Green Greenwald has a great point about the recent assassination of another Iranian nuclear scientist. He compares the reaction to the actual assassination of Iranian scientists to the reaction to Glenn Reynold’s suggestion of same:
What’s most remarkable here is to compare the boisterous, furious denunciations of the mere suggestion by a blogger on the Internet that Iranian scientists be killed, versus the relative silence in the face of its actually being done in real life, now that the corpses of murdered Iranian scientists are beginning to pile up. Does anyone doubt that some combination of the two nations completely obsessed with Iran’s nuclear program — Israel and the U.S. — are responsible? (U.S. officials deny involvement while pointing the finger at Israel, whose officials will not comment but “smile” when asked; the CIA has “targeted” Iran’s scientists in the past, several of whom have disappeared only to end up in U.S. custody, including one who “resurfaced in the United States after defecting to the CIA in return for a large sum of money”). At the very least, there has been no denunciation from any Obama officials of whoever it might be carrying out such acts.
I actually don’t think we’re behind this. I wouldn’t put it past Obama, but I’m very doubtful. Everyone seem to think it’s Israel and I will admit they’re the most likely candidate. But the Saudis and Iraqis have no interest in a nuclear Iraq. Neither do India or Pakistan.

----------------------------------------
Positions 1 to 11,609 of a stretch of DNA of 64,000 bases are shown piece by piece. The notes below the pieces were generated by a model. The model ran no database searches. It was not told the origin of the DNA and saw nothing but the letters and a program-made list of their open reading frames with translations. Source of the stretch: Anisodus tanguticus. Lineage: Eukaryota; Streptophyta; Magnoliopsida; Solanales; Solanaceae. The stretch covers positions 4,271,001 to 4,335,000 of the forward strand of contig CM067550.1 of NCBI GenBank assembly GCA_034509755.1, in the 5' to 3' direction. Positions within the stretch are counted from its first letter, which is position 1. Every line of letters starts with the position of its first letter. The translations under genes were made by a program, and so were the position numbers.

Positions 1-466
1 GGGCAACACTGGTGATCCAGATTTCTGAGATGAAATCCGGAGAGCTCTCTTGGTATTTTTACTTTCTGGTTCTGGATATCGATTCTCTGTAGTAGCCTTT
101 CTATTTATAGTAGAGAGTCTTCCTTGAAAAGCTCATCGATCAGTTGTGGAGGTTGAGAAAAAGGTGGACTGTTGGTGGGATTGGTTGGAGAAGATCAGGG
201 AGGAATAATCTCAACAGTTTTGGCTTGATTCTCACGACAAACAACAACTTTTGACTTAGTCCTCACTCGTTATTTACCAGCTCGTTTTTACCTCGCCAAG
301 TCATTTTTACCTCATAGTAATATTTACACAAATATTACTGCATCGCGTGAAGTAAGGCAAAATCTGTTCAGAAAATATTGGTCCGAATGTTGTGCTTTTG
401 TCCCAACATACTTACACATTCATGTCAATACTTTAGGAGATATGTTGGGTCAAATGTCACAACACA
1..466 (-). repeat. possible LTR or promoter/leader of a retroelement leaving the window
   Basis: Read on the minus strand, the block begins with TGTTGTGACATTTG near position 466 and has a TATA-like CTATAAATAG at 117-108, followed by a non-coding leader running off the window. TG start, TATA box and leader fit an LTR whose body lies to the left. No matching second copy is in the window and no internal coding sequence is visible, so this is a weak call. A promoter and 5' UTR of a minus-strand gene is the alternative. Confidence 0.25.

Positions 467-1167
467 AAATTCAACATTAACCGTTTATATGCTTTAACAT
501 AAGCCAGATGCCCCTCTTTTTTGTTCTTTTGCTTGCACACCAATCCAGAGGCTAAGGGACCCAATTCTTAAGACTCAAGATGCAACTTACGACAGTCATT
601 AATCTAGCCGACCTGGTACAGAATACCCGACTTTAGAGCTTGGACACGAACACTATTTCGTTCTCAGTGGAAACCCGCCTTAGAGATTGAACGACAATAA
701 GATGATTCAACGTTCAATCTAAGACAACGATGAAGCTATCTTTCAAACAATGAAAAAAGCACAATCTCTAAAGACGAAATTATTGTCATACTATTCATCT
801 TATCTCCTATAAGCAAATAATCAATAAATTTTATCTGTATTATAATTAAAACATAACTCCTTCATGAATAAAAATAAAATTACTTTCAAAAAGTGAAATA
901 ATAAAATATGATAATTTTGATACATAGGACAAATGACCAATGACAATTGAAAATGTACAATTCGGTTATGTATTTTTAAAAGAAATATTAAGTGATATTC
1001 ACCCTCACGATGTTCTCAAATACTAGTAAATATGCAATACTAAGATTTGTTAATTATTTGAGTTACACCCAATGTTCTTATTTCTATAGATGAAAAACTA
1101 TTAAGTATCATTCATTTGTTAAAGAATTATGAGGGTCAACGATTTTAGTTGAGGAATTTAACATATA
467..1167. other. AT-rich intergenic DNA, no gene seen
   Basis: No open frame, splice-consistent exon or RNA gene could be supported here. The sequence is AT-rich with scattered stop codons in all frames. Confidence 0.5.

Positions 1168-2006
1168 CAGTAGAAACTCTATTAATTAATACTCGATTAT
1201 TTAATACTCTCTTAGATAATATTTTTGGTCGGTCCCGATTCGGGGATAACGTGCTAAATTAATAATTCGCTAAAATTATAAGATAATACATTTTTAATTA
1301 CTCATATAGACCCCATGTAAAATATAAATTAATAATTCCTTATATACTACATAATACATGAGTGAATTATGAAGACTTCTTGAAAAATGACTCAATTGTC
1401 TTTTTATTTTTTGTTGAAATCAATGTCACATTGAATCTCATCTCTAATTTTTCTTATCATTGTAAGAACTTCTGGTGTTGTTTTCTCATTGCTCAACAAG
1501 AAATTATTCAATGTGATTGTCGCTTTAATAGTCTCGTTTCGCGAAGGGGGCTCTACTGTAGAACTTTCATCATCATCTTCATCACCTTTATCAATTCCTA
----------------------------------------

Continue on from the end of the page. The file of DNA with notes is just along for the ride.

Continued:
But I do know that if a Republican were President, the demands for a special investigation would be long and loud. It’s obscene how the Left falls on real or perceived War on Terror excess when it’s their guy doing it.
Curious what you guys think about this, however. Mostafa Ahmadi-Roshan was not a terrorist or a military figure; he was a scientist with a family. Is the killing justified? Is it an act of war? Is it an act of terrorism, as Greenwald claims?
Update: More here. I do want to re-iterate what I’ve said before: I think all of this is merely delaying the inevitable. Iran, even if the current regime is toppled, will never accept not being a nuclear power. Not when they’re surrounded by other nuclear powers. Staving off the inevitable isn’t a bad thing — maybe we can push the nuclear day past the Mullahs’ expiration date. But it is still just staving off the inevitable. Iran will be a nuclear power one day. The debate is not about whether we can prevent it but what means we are willing to use to delay that day of reckoning.